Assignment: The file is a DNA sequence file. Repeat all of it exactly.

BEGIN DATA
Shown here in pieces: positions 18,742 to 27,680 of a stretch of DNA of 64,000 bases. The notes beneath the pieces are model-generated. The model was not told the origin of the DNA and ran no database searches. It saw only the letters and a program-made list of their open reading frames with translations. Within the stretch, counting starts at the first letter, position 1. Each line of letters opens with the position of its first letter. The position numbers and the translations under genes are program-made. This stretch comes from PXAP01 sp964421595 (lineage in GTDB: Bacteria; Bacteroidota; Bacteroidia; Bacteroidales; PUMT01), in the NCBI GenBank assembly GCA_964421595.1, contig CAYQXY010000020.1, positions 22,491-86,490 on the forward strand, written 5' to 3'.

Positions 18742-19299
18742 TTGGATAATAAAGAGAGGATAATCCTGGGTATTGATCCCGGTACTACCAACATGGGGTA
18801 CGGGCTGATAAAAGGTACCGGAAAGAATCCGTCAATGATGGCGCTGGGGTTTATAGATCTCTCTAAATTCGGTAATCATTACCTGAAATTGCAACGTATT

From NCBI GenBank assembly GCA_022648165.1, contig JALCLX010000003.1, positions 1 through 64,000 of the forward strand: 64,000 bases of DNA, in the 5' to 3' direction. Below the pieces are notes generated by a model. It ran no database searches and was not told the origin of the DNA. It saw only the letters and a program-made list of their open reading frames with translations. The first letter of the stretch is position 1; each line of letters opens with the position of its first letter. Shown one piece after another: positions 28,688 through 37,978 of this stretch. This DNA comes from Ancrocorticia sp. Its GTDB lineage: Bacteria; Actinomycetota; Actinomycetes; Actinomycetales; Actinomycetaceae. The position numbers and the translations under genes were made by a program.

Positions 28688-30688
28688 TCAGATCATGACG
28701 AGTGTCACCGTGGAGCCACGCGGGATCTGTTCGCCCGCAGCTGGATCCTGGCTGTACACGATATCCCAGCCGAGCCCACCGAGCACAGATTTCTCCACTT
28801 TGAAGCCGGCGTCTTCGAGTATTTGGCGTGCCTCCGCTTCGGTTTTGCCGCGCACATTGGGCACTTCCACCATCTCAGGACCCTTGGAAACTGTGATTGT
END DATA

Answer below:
Shown here in pieces: positions 18,742 to 27,680 of a stretch of DNA of 64,000 bases. The notes beneath the pieces are model-generated. The model was not told the origin of the DNA and ran no database searches. It saw only the letters and a program-made list of their open reading frames with translations. Within the stretch, counting starts at the first letter, position 1. Each line of letters opens with the position of its first letter. The position numbers and the translations under genes are program-made. This stretch comes from PXAP01 sp964421595 (lineage in GTDB: Bacteria; Bacteroidota; Bacteroidia; Bacteroidales; PUMT01), in the NCBI GenBank assembly GCA_964421595.1, contig CAYQXY010000020.1, positions 22,491-86,490 on the forward strand, written 5' to 3'.

Positions 18742-19299
18742 TTGGATAATAAAGAGAGGATAATCCTGGGTATTGATCCCGGTACTACCAACATGGGGTA
18801 CGGGCTGATAAAAGGTACCGGAAAGAATCCGTCAATGATGGCGCTGGGGTTTATAGATCTCTCTAAATTCGGTAATCATTACCTGAAATTGCAACGTATT

From NCBI GenBank assembly GCA_022648165.1, contig JALCLX010000003.1, positions 1 through 64,000 of the forward strand: 64,000 bases of DNA, in the 5' to 3' direction. Below the pieces are notes generated by a model. It ran no database searches and was not told the origin of the DNA. It saw only the letters and a program-made list of their open reading frames with translations. The first letter of the stretch is position 1; each line of letters opens with the position of its first letter. Shown one piece after another: positions 28,688 through 37,978 of this stretch. This DNA comes from Ancrocorticia sp. Its GTDB lineage: Bacteria; Actinomycetota; Actinomycetes; Actinomycetales; Actinomycetaceae. The position numbers and the translations under genes were made by a program.

Positions 28688-30688
28688 TCAGATCATGACG
28701 AGTGTCACCGTGGAGCCACGCGGGATCTGTTCGCCCGCAGCTGGATCCTGGCTGTACACGATATCCCAGCCGAGCCCACCGAGCACAGATTTCTCCACTT
28801 TGAAGCCGGCGTCTTCGAGTATTTGGCGTGCCTCCGCTTCGGTTTTGCCGCGCACATTGGGCACTTCCACCATCTCAGGACCCTTGGAAACTGTGATTGT